Cincinnati rock band The National have stuffed their 18-year career full of delightfully on-the-nose lyrics, but “I’m always mothering myself to bits” might be their best to date. Lead singer Matt Berninger’s disaffected bass is the perfect instrument to deliver these lines. It flawlessly walks the tightrope between genuine heartache and arch self-parody, the way we all thought Father John Misty could maybe do before Pure Comedy shattered those hopes.

The fairest criticism floating around about The National’s music is that it’s too mannered. Berninger is 46 and still singing mopey songs about lost love and missed connections and a consuming sense that “the world isn’t fair, man.” To then drop a line like “I’m always mothering myself to bits,” which acknowledges the criticism while at the same time feeding it, is a ballsy move, and it pays off. The National’s new record Sleep Well Beast is less ballsy than that line, perhaps, but the payoff is roughly the same.

Their first LP in four years (since 2013’s exquisite Top 10 hit Trouble Will Find Me), Sleep Well Beast sounds a lot like you probably think it sounds. Consistency isn’t complacency, though, and throughout, the band maintains their signature blend of arty post-rock and canny poetry. Aaron and Bryce Dresner are still masters of morphing their guitars to fit a song’s emotional landscape, and most of the music still sounds like a semi-dangerous lullaby that gets more textured the closer you listen.

A marked difference, though, is that Sleep Well Beast feels very much like The National’s New York Album. No longer based in the city, the band moved upriver to record most of the record in the Hudson Valley, but NYC has a stake in the record’s entire DNA. In “Nobody Else Will Be There,” Berninger sings “It’s a subway day”; on “Beg For You” he observes, “New York is older/ Changing its skin again/ Dies every year and then it begins again.”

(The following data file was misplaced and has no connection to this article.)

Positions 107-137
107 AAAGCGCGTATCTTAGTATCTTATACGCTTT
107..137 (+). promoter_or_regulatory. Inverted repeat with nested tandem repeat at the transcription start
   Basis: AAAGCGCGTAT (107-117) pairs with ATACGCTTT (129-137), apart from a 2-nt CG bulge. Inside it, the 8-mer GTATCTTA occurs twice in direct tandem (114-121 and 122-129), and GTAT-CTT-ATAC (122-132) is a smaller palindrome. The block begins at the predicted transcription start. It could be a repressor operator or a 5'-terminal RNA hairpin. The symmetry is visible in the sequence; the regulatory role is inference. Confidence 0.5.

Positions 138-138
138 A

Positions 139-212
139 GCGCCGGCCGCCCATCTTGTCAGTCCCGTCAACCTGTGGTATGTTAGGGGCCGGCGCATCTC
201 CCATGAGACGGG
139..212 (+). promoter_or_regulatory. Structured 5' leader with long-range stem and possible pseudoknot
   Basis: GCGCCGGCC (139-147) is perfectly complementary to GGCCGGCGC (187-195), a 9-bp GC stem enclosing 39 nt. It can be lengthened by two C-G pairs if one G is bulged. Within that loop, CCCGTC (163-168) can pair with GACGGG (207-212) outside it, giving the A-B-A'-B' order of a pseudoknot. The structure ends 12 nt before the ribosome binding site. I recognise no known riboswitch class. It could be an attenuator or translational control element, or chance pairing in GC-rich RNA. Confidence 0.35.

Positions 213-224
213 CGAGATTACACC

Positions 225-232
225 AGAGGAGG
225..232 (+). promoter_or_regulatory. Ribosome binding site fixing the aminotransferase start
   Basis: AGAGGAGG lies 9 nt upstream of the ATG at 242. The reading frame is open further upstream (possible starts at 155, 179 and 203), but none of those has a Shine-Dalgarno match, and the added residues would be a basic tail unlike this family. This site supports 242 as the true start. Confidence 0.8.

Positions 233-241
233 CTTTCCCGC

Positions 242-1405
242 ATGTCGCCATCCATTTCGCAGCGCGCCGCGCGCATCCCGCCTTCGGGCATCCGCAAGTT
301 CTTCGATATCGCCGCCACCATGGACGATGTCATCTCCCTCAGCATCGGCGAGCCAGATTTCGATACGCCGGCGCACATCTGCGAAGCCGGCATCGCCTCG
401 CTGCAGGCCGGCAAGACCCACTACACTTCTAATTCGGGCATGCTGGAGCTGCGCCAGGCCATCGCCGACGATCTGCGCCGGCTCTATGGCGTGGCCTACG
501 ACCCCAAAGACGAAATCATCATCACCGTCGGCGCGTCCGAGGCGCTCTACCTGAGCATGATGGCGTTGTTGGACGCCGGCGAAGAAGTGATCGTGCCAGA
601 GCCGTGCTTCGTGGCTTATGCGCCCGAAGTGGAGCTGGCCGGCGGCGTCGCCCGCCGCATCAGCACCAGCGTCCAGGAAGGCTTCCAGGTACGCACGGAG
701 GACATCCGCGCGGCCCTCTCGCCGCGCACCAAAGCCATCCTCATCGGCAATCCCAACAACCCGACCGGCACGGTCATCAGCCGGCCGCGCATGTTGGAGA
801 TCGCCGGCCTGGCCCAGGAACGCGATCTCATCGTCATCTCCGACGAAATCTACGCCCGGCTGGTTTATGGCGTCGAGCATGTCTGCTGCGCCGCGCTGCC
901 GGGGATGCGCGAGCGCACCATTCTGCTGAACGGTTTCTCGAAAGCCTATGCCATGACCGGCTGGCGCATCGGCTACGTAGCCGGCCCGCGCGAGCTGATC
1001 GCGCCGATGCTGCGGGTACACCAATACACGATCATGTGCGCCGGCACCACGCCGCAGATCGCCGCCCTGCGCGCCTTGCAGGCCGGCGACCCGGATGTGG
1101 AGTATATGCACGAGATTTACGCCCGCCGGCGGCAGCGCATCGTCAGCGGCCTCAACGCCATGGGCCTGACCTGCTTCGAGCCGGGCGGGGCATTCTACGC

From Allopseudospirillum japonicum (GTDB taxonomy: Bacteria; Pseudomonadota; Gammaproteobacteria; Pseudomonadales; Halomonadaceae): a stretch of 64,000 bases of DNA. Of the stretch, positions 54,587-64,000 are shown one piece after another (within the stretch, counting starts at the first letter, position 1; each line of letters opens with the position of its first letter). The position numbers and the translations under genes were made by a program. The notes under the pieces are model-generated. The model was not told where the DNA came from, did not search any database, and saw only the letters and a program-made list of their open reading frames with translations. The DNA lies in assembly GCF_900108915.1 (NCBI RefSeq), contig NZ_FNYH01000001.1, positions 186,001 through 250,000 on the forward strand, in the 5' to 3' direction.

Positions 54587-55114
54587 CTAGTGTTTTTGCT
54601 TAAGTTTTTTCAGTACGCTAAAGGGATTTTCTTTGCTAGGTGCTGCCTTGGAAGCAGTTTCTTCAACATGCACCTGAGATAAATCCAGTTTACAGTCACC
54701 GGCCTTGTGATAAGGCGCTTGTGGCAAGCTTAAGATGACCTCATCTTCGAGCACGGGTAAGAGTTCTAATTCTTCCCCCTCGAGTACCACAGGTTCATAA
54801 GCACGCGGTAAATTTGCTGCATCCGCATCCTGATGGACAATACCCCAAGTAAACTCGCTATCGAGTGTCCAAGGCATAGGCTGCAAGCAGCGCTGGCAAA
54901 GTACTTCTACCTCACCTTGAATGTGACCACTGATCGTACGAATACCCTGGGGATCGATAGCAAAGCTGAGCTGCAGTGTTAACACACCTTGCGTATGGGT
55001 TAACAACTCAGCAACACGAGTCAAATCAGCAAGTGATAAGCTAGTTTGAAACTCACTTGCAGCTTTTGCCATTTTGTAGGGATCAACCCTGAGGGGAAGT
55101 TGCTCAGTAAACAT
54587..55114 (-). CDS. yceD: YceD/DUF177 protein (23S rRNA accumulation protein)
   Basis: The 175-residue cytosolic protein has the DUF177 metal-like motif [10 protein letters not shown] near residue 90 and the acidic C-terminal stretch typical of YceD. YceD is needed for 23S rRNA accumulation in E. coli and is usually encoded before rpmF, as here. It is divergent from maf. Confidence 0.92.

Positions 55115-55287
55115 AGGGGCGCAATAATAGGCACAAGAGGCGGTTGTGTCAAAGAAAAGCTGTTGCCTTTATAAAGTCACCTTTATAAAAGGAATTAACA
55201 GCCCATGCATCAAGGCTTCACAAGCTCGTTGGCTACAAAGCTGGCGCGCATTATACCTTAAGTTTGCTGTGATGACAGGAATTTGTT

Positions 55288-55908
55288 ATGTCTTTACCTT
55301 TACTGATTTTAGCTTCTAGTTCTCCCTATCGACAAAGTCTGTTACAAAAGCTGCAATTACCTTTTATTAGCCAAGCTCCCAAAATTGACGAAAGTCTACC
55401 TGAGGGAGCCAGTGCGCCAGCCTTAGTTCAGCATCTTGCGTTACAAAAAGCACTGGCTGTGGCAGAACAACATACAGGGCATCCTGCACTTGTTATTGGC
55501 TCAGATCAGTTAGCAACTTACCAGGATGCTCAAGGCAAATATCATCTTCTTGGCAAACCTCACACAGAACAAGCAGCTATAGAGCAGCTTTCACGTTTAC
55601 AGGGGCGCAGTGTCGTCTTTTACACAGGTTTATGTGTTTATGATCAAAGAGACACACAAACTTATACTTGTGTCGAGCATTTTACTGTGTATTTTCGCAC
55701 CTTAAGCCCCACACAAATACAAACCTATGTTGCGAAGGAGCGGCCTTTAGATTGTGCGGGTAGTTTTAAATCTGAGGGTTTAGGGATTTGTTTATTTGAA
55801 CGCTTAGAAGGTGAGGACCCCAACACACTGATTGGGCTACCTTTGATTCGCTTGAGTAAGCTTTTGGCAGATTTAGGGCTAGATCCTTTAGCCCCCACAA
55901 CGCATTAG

This is no Annie Hall, New-York-Is-A-Character-In-My-Screenplay situation. It doesn’t feel cheap or put-upon for the sake of Big Apple grittiness. Instead, it feels like Berninger and Co. are pulling from the city as a concrete representation of their grand/intimate sensibilities. The songs still have ridiculous, grandiose titles (“The System Only Dreams in Total Darkness,” “I’ll Still Destroy You,” “Carin at the Liquor Store” and “The Dark Side of the Gym”) that rival past records in their ability to conceal emotional depth beneath a sarcastic façade. The National has always sounded like being lonely in New York, they’re just admitting that they know that now.

There are also a handful of subtle production flourishes that set Sleep Well Beast toward the front of one’s head even after a single listen. Though they’d surely be horrified by the comparison, fourth single “Day I Die” begins with cascading U2 guitars that eventually settle into the mix, while the (surprisingly non-vengeful) “I’ll Still Destroy You” features a startling percussive line—a marimba, maybe?—that gives way to a chaotic, borderline-ecstatic collection of sounds that emulate Self’s work on their 2000 album Gizmodgery, which was recorded entirely with sounds from children’s toys.

The album’s best and most surprising moment, though, is “Turtleneck,” a shockingly propulsive number that breaks a molasses-y first act with bona fide glam riffs. As Berninger cheekily shouts “This is so embarrassing,” he sounds like Win Butler, and the song’s witty take on materialism winds up feeling like a bittersweet look at what Arcade Fire’s soggy Everything Now could and should have been. A later lyric in “I’ll Still Destroy You” seals this comparison: “I have no positions/ No point of view or vision/ I’m just trying to stay in touch with anything I’m still in touch with.”

Ultimately, it’s moments like that that will keep Sleep Well Beast spinning in the coming months. The majority of the record is a pretty, well-produced National album that should satisfy anyone who’s been missing them, but there are enough shiny new tidbits to hook the otherwise unconverted. It may not be a true beast of a record that fully justifies a four year hiatus, but it’s an intelligent, fulfilling effort, nourishing in all the right ways and inventive in a few surprising ones.

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